• Firmware Overhaul

    Alex Cordonnier08/09/2014 at 19:34 0 comments

    (This log details work from June and July 2014)

    After school got out, I was finally able to work more on fixing the firmware properly. I researched possible fixes, and eventually I got it to work by externalizing the array and adding a bit of logic in DmxSimple to allow for digital blackouts.

    With the memory issue fixed, I was able to reimplement the functionality I had to remove for the demo. This time, though, I had much more experience thanks to my co-op/internship over the summer doing embedded C development. I overhauled much of the existing firmware and added features like an LED status indicator and sending debug commands over USB from a PC.

    There is still work to be done, but the firmware is in a much more maintainable state and implements features in better ways than it did before.

  • Engineering Open House

    Alex Cordonnier08/09/2014 at 19:25 0 comments

    In March 2014, I presented the project at Engineering Open House at the University of Illinois at Urbana-Champaign. Mine was one of the few individually presented projects at the event because most were presented by student organizations.

    With the hardware done, I needed to fix the memory issue with the Arduino firmware. I was running into a lot of strange bugs, so I took a hard look at where my memory was being used. It turns out that over 75% of the memory was being used by three arrays - a 512 byte DMX storage area used by DmxSimple, a 512 byte copy of the DmxSimple array so that my firmware could read back DMX values, and a 519 byte buffer used for communicating with the calculator. I only had 2048 bytes to work with, so this was excessive.

    With not much time before the open house, I needed to fix this quickly. I took my basic working firmware from when I tested it in January and added only the calculator commands that I needed for the demo. This way, I could eliminate the 512 byte copy of the DMX universe that I was keeping. I knew this solution was only temporary, but it worked until I had time to implement the fix on the entire firmware.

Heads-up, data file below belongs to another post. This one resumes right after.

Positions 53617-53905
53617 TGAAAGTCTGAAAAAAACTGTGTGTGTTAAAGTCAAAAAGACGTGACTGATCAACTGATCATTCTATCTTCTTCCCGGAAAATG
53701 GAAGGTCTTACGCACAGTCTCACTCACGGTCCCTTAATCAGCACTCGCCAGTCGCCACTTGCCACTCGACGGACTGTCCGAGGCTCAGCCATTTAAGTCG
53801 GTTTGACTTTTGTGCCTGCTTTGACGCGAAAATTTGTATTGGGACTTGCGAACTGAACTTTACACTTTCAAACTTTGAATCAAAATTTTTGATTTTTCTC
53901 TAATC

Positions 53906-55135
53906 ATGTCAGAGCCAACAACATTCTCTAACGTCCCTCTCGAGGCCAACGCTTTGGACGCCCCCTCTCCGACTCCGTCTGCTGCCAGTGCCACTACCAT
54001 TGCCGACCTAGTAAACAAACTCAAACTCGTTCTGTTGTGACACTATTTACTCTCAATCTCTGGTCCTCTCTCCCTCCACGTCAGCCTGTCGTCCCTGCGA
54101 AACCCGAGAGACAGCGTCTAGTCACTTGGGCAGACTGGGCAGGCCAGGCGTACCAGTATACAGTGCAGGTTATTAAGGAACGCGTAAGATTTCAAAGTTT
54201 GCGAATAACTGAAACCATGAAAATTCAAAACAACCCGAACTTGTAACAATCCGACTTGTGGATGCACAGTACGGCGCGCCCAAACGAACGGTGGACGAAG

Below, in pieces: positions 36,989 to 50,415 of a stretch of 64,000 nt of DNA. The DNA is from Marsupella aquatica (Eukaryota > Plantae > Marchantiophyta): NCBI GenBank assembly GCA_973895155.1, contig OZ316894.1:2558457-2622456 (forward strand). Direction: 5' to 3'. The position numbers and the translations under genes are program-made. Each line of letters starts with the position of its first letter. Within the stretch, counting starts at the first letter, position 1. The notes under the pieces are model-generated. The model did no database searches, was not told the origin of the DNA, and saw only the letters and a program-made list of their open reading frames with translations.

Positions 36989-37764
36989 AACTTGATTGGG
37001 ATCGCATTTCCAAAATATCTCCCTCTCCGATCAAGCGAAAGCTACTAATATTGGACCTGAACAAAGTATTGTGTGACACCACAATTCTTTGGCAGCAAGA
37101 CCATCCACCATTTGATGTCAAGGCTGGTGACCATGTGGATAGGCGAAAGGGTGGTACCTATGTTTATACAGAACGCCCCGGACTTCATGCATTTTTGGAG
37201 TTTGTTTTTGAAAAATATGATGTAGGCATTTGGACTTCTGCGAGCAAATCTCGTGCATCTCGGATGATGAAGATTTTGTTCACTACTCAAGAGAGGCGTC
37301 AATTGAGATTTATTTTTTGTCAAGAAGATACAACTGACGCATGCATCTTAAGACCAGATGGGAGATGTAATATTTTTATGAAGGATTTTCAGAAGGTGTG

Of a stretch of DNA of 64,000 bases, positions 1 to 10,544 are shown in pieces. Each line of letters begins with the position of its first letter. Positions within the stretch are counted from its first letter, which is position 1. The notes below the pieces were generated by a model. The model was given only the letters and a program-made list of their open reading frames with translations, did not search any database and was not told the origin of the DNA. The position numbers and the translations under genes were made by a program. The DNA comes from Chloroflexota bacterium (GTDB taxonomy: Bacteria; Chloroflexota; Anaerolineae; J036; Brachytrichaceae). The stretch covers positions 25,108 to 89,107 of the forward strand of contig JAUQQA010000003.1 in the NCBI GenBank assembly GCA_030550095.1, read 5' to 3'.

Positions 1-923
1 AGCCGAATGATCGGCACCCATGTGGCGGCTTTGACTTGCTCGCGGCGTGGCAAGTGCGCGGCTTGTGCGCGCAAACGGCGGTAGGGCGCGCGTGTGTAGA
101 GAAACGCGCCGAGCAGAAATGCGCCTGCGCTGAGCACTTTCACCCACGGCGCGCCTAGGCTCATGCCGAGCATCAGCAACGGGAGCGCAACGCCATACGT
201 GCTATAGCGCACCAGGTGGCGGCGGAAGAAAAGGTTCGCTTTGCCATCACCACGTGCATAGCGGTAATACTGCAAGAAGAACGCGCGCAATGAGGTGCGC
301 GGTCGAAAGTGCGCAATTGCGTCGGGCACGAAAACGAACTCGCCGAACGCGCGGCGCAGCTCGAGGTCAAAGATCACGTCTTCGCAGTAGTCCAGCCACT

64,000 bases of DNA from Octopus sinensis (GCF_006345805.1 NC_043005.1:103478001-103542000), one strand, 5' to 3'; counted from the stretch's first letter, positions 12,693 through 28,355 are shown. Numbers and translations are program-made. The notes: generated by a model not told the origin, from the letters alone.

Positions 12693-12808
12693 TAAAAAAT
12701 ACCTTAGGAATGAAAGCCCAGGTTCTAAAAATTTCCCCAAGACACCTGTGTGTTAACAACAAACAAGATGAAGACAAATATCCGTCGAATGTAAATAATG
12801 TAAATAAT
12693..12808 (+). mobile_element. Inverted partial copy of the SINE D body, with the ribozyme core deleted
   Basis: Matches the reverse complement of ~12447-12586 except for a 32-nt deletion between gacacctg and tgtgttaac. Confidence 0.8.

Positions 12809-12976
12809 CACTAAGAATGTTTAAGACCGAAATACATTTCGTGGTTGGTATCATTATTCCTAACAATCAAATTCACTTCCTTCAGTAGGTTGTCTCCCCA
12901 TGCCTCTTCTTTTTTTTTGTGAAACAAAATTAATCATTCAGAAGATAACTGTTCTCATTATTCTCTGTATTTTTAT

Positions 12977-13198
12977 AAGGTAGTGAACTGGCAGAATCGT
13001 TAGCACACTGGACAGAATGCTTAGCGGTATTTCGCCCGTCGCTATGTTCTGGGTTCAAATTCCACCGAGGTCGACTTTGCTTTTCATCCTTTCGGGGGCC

Next, I had to write the calculator driver and a control program. The driver took a few days of looking up Z80 assembly opcodes and TI-OS system calls so I could reuse the built-in TI linking functionality. With the driver written, the control program was fairly simple. I made a simple program that could control up to 32 channels individually and also store 16 cues for the demo. (If you're wondering, I chose 32 channels partly because I only needed 21 and partly because 32 is the most I could fit on the screen at one time.)

    After asking around, I was able to borrow five motorized DJ lights from Zach McGinty for the demo. Two of them were only partly functional, so I was left with three nice working Trackspots. I read up on the documentation to figure out how to control them over DMX, and I eventually got them working with the project. I programmed some neat cues that took advantage of the pan/tilt, colors, patterns, and strobes.

    Transporting the lights between buildings was a bit stressful considering they cost several thousand dollars new, but overall the demo was a success. I had a nice mixture of grade school students and adults who seemed interested in seeing how a TI-84 could possibly control complicated, motorized lights.

  • Soldered Board

    Alex Cordonnier08/09/2014 at 19:07 0 comments

    (This log details work from January 2014)

    While I was still on winter break, I needed to verify that my breadboarded circuit actually worked before I went ahead and soldered the board. Luckily, I was able to test it in the school theater after training some students on the lights. It worked, but only after running some bare-minimum firmware instead of the full version I had written. I also had to remove the optocoupler I was originally planning to use. The important part is that the hardware worked, so I could solder the board.

    I had to solder it the next evening because the evening after that, I would be in the theater again to train students and would be able to test the soldered board. This was my only time to test it before going back to college.

    I tried to lay out the board in Eagle, but I didn't get very far without experience using it. I ended up using GIMP to make sure I had everything in reasonable positions.

    I had only soldered three times before. For Electronics merit badge, I had to solder 12 LEDs and a few resistors onto a board that was already mostly populated. Another time was when I made a wireless Wii sensor bar with a 9V battery, some IR LEDs, a green indicator LED, and a switch. Lastly, I had to solder the headers onto the Arduino back in September so it was breadboard-compatible. Clearly I had a bit of experience, but not making a full board.